Biographer and Newsman offers insights into the lives of Benjamin Franklin, Albert Einstein and Steve Jobs.

isaacsonBenjamin Franklin, Albert Einstein and Apple Co-Founder Steve Jobs were all smart – but that’s not what made them extraordinary – it was their ability to harness their creativity and challenge conventional thought.

That’s one of the messages Walter Isaacson, former Time Magazine Editor and fCNN Chairman, shared with the audience at the Drew Forum on Feb. 26. Isaacson has written biographies of Franklin, Einstein and Jobs and used his speech to talk about common leadership qualities among the three.

“Smart people are a dime a dozen and they often don’t amount to much,” said Isaacson, a Rhodes Scholar. “What really matters is being imaginative, being creative, what Steve Jobs called, the ability to ‘think different.’”

He talked about Einstein being fascinated by the simplicity of nature and physics – why does a compass needle point north? How do you synchronize clocks? Is time actually relative?

He noted the exacting nature of Jobs, who took pains that each Apple product was aesthetically pleasing and simple to use and how Jobs’ single mindedness and focus challenged employees to push the boundaries of what they were able to do, leaving legacy that changed the way people listen to music, talk on the telephone and read books.

He described Franklin, a printer’s apprentice, who used lessons he learned while meeting with Philadelphia merchants to hone his diplomacy skills. Franklin knew that compromise and negotiation were essential for a Democratic society to succeed. He debated issues that are still important today, immigration, religion and government, and was willing to listen to the differing viewpoints of others, Isaacson said.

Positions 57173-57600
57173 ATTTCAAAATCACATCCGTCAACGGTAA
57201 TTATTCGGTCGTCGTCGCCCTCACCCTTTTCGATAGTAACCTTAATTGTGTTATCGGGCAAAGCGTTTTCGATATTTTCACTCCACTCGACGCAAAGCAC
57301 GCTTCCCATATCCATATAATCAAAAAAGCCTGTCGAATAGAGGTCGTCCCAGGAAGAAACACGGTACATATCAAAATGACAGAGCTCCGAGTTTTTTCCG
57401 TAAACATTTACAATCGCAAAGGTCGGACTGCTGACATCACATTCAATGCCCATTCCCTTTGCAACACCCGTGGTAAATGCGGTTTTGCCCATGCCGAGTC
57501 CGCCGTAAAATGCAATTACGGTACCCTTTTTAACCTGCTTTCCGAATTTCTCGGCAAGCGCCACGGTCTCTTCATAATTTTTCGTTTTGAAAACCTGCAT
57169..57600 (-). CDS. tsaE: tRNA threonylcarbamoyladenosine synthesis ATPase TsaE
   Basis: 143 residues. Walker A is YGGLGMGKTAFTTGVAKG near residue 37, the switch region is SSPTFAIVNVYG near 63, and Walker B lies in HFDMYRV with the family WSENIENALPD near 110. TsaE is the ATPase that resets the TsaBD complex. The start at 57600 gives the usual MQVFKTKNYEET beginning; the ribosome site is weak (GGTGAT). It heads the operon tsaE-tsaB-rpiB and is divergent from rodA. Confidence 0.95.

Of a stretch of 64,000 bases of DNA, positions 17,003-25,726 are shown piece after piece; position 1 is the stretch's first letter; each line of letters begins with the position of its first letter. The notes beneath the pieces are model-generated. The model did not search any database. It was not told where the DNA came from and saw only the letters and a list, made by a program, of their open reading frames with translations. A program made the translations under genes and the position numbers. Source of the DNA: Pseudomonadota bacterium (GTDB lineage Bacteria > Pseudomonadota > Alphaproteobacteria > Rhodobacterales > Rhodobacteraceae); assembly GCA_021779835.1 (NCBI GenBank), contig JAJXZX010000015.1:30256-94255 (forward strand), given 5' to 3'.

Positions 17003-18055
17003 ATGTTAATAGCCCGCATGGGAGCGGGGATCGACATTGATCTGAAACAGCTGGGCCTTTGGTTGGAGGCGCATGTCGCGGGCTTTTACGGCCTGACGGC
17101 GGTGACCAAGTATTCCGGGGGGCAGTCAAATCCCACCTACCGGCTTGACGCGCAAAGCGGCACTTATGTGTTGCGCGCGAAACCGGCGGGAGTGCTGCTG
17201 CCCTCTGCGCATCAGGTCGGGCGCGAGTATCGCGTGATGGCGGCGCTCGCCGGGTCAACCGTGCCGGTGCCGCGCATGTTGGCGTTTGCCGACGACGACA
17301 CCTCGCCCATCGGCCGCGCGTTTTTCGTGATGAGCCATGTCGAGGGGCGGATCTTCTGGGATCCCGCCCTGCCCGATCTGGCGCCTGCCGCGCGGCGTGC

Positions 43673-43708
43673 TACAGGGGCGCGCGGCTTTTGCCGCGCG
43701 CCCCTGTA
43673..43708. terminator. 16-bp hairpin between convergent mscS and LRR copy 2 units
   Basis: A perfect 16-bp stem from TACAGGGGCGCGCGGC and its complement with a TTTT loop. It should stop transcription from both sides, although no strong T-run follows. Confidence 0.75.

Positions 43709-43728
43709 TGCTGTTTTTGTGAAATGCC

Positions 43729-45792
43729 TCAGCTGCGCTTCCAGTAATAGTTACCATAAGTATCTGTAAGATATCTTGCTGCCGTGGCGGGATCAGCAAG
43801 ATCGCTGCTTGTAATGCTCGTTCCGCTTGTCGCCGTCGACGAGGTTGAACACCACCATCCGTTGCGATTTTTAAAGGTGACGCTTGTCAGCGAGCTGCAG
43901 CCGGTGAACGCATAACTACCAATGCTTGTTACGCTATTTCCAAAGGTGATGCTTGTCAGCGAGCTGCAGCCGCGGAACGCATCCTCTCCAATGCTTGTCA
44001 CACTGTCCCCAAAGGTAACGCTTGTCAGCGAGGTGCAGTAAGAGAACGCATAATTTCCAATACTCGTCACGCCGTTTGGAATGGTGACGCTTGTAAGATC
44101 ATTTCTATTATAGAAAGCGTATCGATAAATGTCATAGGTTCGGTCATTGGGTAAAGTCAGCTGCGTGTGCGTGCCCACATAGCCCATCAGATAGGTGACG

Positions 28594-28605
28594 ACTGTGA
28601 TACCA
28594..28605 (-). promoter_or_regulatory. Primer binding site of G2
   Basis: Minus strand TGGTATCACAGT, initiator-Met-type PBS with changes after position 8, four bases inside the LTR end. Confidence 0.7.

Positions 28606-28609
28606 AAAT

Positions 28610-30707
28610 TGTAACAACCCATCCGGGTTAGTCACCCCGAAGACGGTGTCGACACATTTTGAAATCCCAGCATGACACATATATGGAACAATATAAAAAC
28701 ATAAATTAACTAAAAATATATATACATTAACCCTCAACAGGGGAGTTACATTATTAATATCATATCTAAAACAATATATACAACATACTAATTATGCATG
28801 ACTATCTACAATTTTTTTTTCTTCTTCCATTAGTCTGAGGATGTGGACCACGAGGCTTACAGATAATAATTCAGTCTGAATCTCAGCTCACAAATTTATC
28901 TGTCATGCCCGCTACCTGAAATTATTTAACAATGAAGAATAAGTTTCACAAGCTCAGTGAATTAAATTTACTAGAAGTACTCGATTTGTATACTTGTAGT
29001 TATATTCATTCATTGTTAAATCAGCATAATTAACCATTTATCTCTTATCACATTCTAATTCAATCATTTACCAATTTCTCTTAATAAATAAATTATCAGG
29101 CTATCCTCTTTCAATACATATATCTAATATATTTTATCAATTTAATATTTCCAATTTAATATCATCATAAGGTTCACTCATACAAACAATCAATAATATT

“Benjamin Franklin had the ability of being able to pull people together and find common ground,” Isaacson said.

All of these extraordinary men were fascinated by learning and had a natural inquisitiveness about things, he said. While crossing the Atlantic Ocean, Franklin would scoop buckets of water from the sea to measure the temperature, thus charting the Gulf Stream in the process. As Einstein lay in bed dying, he called for the papers on his desk and worked on math equations until his last moments. Jobs dropped out of college, but audited classes at Reed College and at Stanford to continue his learning.

After telling these stories, Isaacson said he’s working on a new book, one that traces the life of Ada Lovelace, an English mathematician who lived during the 1800s, who is known for writing algorithms that were to be carried out by a machine, which could be construed as the precursor to coding a computer.

The final speaker in the Drew Forum will be Journalist and Television Host Barbara Walters, who is speaking on April 3.